Men’s Health Week has a direct focus on the health impacts of men’s and boys’ environments. It serves to ask two questions:

 

What factors in men’s and boy’s environments contribute to the status of male health as indicated in the table above?

How can we turn that around and create positive environments in men’s and boy’s lives?

 

We’re going to ask and answer those questions this week. Stay with us online and in person – we’ve got your back!

 

img_8730

 

Your GPs at Partridge Street General Practice

 

Dr Gareth Boucher

 

Dr Ali Waddell

 

Dr Emmy Bauer

 

Dr Nick Mouktaroudis

 

Dr Nick Tellis

 

img_1440

 

 

Smoking and Men’s Health Week 2017 at Partridge Street General Practice 

June is Men’s Health Month and June 12-16 is Men’s Health Week at Partridge Street General Practice. Men are important and Health is important so let’s look at some issues in Men’s Health.

 

 

First up was Alcohol.

Then came Nutrition.

Now Smoking.

 

 

In life we all face challenges. Men face challenges – we have to be providers, to be strong, to keep our emotions bottled up. Challenges are faced with solutions…or avoided with distractions. Smoking is unequivocally a distraction from the challenges of life. Many patients say to me that they smoke because they’re bored or because it’s ‘their time’. Lets try another way. It’s healthier, you’ll live longer, and be fitter. You’ll also have more money, smell better, and be more attractive.

 

 

Image result for good looking non smoker

 

 

What can Your GP do to help you give smoking the boot? We ask you about your smoking, get an idea of how much and when you smoke, and then go into why you smoke. What does it do for you? We can then help by offering some solutions rather than distractions. Counselling, Psychotherapy, Hypnosis, and medications are all options we can explore in person. Remember, smoking is addictive, and many people will not quit for good the first time they try. Your GP knows this and won’t give up on you. We can abandon a plan, but we won’t abandon you.

 

 

 

Ask

Assess

Advise

Assist

Arrange Follow Up

 

 

 

 

Sit down. Have a think about how much you smoke (and what you smoke) and why and when you smoke.

 

 

 

File_001

 

 

 

How did you go? See you next post or in person if you’d like to talk.

 

From the Men’s Health Week website:

 

A boy born in Australia in 2010 has a life expectancy of 78.0 years while a baby girl born at the same time could expect to live to 82.3 years old. Right from the start, boys suffer more illness, more accidents and die earlier than their female counterparts.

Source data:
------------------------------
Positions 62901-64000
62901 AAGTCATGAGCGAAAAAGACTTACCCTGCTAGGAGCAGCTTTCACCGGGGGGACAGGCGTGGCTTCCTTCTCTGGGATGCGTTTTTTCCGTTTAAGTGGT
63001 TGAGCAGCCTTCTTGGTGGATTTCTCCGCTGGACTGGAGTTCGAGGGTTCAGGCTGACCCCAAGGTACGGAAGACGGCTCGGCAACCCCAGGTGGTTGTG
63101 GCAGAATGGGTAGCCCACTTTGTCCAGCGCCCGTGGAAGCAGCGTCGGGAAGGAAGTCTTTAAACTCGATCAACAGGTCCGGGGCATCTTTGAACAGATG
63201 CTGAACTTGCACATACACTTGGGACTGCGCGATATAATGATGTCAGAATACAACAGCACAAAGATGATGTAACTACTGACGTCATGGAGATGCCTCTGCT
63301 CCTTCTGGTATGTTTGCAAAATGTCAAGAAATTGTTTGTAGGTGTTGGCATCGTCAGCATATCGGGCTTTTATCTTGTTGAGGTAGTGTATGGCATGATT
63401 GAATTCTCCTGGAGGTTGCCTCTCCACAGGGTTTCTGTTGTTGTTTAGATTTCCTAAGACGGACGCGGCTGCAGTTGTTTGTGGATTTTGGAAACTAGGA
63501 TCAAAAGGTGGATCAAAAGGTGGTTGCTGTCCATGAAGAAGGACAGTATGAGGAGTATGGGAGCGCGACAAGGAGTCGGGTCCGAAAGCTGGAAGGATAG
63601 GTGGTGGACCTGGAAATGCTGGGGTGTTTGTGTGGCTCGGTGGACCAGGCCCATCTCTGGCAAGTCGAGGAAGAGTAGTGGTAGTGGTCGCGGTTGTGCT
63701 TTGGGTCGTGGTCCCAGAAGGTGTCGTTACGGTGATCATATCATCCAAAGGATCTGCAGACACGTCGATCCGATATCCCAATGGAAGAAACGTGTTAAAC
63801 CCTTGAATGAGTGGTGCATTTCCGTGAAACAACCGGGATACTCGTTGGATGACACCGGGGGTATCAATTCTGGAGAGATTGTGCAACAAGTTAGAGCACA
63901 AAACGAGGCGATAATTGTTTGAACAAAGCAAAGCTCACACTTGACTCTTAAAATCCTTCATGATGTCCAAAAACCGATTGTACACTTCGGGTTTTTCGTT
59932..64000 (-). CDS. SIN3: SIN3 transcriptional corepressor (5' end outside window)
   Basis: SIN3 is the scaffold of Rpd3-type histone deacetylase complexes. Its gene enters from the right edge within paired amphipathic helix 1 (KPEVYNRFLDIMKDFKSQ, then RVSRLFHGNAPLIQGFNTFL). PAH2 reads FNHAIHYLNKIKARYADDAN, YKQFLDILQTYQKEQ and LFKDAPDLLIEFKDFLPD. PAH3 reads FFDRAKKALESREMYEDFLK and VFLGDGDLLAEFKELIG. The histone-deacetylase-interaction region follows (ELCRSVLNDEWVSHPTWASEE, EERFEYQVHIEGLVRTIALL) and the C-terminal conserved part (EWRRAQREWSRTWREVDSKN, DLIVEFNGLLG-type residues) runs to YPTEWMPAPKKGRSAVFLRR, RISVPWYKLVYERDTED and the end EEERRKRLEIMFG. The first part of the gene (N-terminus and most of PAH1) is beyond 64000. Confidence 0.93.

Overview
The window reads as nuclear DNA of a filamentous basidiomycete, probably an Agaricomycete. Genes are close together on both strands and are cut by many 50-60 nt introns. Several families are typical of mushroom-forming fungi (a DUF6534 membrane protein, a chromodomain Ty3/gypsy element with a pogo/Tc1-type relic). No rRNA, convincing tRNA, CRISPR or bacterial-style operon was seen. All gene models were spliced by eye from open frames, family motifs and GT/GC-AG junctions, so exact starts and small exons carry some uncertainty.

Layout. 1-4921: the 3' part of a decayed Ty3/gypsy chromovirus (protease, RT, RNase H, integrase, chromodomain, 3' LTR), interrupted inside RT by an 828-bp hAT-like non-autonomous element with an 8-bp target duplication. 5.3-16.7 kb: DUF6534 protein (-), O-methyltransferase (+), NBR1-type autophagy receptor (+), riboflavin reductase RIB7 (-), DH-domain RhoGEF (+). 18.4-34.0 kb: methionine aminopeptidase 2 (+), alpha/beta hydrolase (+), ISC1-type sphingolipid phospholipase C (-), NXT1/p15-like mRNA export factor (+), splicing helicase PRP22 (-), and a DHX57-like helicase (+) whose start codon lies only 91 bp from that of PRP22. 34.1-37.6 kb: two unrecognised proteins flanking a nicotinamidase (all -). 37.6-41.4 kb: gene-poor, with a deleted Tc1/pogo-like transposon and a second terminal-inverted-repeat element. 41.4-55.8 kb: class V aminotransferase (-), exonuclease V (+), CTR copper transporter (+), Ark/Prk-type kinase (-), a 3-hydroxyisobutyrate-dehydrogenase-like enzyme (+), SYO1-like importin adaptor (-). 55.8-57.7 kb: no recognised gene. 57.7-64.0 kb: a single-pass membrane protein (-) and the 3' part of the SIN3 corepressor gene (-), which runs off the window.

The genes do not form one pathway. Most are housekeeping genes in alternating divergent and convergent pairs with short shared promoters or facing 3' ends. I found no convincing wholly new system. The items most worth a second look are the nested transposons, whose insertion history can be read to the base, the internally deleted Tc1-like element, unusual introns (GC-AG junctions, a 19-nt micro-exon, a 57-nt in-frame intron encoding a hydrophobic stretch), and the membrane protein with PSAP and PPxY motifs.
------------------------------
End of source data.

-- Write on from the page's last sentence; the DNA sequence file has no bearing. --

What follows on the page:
Men take their own lives at four times the rate of women (that’s five men a day, on average). Accidents, cancer and heart disease all account for the majority of male deaths.

Seven leading causes are common to both males and females, although only Ischaemic heart disease shares the same ranking in both sexes (1st). Malignant neoplasms of prostate (6th), Malignant neoplasms of lymphoid, haematopoietic and related tissue (7th) and Intentional self-harm (10th) are only represented within the male top 10 causes.

 

 

 

The above figures are taken from the Australian Bureau of Statistics. Furthermore, there are specific populations of marginalised men with far worse health statistics. These marginalised groups include Aboriginal and Torres Strait Islander men, refugees, men in prison or newly released from prison and men of low socioeconomic standing.

 

Men’s Health Week has a direct focus on the health impacts of men’s and boys’ environments. It serves to ask two questions:

 

What factors in men’s and boy’s environments contribute to the status of male health as indicated in the table above?

How can we turn that around and create positive environments in men’s and boy’s lives?

 

We’re going to ask and answer those questions this week. Stay with us online and in person – we’ve got your back!

 

img_8730

 

Your GPs at Partridge Street General Practice

 

Dr Gareth Boucher

 

Dr Ali Waddell

 

Dr Emmy Bauer

 

Dr Nick Mouktaroudis

 

Dr Nick Tellis

 

img_1440

 

 

Nutrition and Men’s Health Week 2017 at Partridge Street General Practice 

June is Men’s Health Month and June 12-16 is Men’s Health Week at Partridge Street General Practice. Men are important and Health is important so let’s look at some issues in Men’s Health.

 

 

First up was Alcohol.

Next is Nutrition.

 

 

 

 

img_1724

 

 

 

You are what you eat and you just cannot out-exercise a bad diet. I wrote about this a few times before…

here

here

here

and even here!

 

What are my tips?

 

 

6f3385db-5d62-4b53-b1e4-0f6078d15ce0

 

 

Smaller Portions

Mindful Eating

No Sugar (including, as far as possible for you, ‘hidden’ sugars)

More Water

Less Alcohol

 

 

 

 

Sit down. Have a think about how much food you eat and why and when you eat it.

 

How did you go? See you next post or in person if you’d like to talk.

 

From the Men’s Health Week website:

 

A boy born in Australia in 2010 has a life expectancy of 78.0 years while a baby girl born at the same time could expect to live to 82.3 years old. Right from the start, boys suffer more illness, more accidents and die earlier than their female counterparts.

Men take their own lives at four times the rate of women (that’s five men a day, on average). Accidents, cancer and heart disease all account for the majority of male deaths.

Seven leading causes are common to both males and females, although only Ischaemic heart disease shares the same ranking in both sexes (1st). Malignant neoplasms of prostate (6th), Malignant neoplasms of lymphoid, haematopoietic and related tissue (7th) and Intentional self-harm (10th) are only represented within the male top 10 causes.

 

 

 

The above figures are taken from the Australian Bureau of Statistics. Furthermore, there are specific populations of marginalised men with far worse health statistics. These marginalised groups include Aboriginal and Torres Strait Islander men, refugees, men in prison or newly released from prison and men of low socioeconomic standing.